Flashcards in CCF (inc pulmonary oedema) Deck (50):
What is heart failure?
Clinical syndrome resulting from almost any cardiac disorder that impairs ability of ventricle to fill with or eject blood.
i.e. CO less than body needs.
What is forward heart failure?
Heart unable to maintain adequate CO to meet demand, or can only do so by elevating filling pressure.
What is backward heart failure?
Heart unable to accommodate venous return resulting in elevated filling pressure and vascular congestion (systemic or pulmonary).
Signs and symptoms of low CO LHF?
-Slow capillary refill
Signs and symptoms of backward (venous congestion) LHF?
-Dyspnoea, orthopnoea, PND
Signs and symptoms of forward RHF?
-LHF symptoms if RHF leads to LV underfilling
Signs and symptoms of backward RHF?
-Pulsatile liver (if TR)
-elevated JVP w/ abdominal jugular reflex and Kussmaul's sign
Outline the pathophysiology of heart failure.
Compensatory vascular and cardiac changes to maintain CO. As HF progressives, mechanisms overhwelmed: peripheral vasoconstriction and Na+ retention due to RAAS activation (decompensation).
What is the systemic response in heart failure?
SNS activation. Systemic response to ineffective circulating volume:
-RAAS activation (retain H20 and Na)
-increased HR and contractility
What is systolic dysfunction?
Impaired myocardial contractile function -> decreased LVEF and SV -> decreased CO.
Signs systolic dysfunction?
-Displaced apex beat
-increased heart size on CXR
Causes LV systolic dysfunction?
-Ischaemic: e.g. CAD, MI
-Non-ischaemic: HTN, DM, alcohol/toxins, myocarditis, dilated cardiomyopathy.
What is heart failure with preserved ejection fraction also known as?
What is the difference b/w systolic dysfunction and HFPEF?
Up to 50% HF pts have normal systolic fxn i.e. preserved ejection fraction; heart failure caused by impaired diastolic filling.
Pathophysiology of HFPEF?
Impaired diastolic filling -> increased LV filling pressures -> upstream venous congestion (pulmonary, systemic).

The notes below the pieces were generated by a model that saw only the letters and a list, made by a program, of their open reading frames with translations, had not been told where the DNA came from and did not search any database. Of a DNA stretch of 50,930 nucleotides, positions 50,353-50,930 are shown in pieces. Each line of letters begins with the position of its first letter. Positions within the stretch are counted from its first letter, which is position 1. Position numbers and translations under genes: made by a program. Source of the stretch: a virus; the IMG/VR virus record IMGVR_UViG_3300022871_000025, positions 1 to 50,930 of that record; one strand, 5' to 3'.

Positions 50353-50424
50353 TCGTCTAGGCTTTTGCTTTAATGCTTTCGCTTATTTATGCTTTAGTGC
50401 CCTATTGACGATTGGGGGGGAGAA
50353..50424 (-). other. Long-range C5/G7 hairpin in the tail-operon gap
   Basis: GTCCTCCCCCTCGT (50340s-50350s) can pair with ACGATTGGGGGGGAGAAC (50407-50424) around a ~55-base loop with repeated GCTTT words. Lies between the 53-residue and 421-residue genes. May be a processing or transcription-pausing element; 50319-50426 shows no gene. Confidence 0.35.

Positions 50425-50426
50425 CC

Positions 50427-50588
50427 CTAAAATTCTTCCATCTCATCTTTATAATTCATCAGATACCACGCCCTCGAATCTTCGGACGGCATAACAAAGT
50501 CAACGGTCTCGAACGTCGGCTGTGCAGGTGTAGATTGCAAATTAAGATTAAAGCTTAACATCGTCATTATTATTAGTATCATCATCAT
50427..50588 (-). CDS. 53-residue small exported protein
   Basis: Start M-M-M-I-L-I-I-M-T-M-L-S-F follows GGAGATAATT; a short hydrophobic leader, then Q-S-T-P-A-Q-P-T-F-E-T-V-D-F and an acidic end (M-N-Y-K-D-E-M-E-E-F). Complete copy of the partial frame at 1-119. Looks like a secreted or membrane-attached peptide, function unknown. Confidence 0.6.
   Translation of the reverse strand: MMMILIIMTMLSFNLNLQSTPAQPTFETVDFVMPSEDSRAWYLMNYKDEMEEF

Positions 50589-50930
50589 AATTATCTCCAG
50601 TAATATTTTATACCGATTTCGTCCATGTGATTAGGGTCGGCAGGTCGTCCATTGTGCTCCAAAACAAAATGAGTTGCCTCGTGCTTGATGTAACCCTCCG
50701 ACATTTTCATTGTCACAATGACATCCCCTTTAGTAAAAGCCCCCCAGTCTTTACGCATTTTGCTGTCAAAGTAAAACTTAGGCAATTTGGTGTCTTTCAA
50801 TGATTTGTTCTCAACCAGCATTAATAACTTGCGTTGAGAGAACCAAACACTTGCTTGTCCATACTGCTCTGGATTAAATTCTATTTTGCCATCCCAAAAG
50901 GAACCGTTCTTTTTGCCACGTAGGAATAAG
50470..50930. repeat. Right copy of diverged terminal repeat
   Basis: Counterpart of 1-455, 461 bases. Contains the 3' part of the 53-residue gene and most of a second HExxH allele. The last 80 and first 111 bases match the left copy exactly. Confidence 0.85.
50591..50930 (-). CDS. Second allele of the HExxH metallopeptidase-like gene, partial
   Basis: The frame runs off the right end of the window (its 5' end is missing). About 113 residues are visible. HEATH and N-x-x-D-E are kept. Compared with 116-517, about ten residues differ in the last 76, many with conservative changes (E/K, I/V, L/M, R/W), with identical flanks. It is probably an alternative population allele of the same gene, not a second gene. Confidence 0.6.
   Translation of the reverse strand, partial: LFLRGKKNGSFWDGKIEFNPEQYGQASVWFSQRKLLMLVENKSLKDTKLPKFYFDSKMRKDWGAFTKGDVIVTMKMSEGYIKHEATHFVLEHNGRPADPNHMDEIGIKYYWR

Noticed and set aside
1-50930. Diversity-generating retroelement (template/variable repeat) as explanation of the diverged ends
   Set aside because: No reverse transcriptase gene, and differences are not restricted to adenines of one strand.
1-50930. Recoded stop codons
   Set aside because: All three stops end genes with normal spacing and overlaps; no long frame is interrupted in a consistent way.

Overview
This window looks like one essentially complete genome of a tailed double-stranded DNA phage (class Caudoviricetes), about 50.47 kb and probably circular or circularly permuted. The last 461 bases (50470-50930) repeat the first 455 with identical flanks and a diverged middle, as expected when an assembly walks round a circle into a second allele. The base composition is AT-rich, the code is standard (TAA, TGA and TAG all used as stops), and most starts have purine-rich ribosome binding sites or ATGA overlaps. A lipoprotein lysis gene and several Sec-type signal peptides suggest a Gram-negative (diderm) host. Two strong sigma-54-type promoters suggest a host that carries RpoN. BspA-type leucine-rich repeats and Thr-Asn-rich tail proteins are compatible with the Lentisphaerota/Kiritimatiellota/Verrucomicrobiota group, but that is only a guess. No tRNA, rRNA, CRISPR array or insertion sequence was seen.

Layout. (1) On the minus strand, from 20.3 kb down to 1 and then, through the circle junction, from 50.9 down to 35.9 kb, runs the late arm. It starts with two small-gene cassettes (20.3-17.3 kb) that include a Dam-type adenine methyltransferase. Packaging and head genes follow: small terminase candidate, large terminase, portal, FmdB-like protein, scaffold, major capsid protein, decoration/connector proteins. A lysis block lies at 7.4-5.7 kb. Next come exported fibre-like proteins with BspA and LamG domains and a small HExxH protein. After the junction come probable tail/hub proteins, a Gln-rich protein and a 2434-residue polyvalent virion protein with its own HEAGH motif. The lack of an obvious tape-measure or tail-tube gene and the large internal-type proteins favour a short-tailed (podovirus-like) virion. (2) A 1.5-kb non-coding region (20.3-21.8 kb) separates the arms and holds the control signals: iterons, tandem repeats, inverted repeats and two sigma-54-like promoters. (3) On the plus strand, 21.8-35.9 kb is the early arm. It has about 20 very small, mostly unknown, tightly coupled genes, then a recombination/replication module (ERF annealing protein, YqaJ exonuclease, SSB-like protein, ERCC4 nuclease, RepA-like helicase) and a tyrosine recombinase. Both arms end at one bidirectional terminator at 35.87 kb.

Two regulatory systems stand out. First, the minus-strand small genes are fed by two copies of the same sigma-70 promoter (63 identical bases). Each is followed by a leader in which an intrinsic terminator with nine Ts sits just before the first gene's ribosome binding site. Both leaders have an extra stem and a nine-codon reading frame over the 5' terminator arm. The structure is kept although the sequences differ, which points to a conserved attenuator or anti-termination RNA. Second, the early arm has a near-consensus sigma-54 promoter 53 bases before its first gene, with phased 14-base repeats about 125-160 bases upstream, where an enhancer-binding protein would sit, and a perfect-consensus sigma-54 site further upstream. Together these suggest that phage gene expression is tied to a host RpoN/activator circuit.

-Apex beat sustained
-Normal heart size on CXR
-LVH on ECG/Echo
Causes of decreased compliance in HFPEF?
>severe hypertrophy (HTN, AS, HCM)
>restrictive cardiomyopathy (e.g. amyloid)
Describe NYHA heart failure classification.
i: ordinary physical activity does not cause symptoms.
ii: comfortable at rest, ordinary activity causes symptoms
iii: limitation of ordinary activity, less than ordinary physical activity causes symptoms
iv: inability to carry out any physical activity without discomfort; symptoms may be present at rest.
What is high output heart failure?
Demand for increased CO; often exacerbates existing HF of decompensates pt w/ other cardiac pathology
Ddx high output heart failure?
-A-V fistula / L>R shunting
Precipitants of heart failure?
-Endocrine (phaechromocytoma / hyperaldosteronism)
-RHD / other valvular disease
-Failure to take Rx
-Infection / ischaemia / infarction
-Lung (PE / pneumonia / COPD)
-Endocarditis / environment
-Dietary (e.g. FR non compliance)
Blood Ix heart failure?
ECG features to look for in heart failure?
-Ischaemia / infarction
CXR features to look for in heart failure?
-Re-distribution (alveolar oedema)
-B Lines (Kerley B lines)
Echo features in heart failure?
-Wall motion abnormalities
What is the acute treatment of heart failure?
Treat precipitants! +
-L) Lasix: frusemide 40 - 500mg IV
-M) Morphine: 2-4mg IV
-N) Nitroglycerin: topical / IV/ SL
-O) Oxygen: in hypoxemic patients
-P) Position/positive airway pressure (CPAP/BiPAP)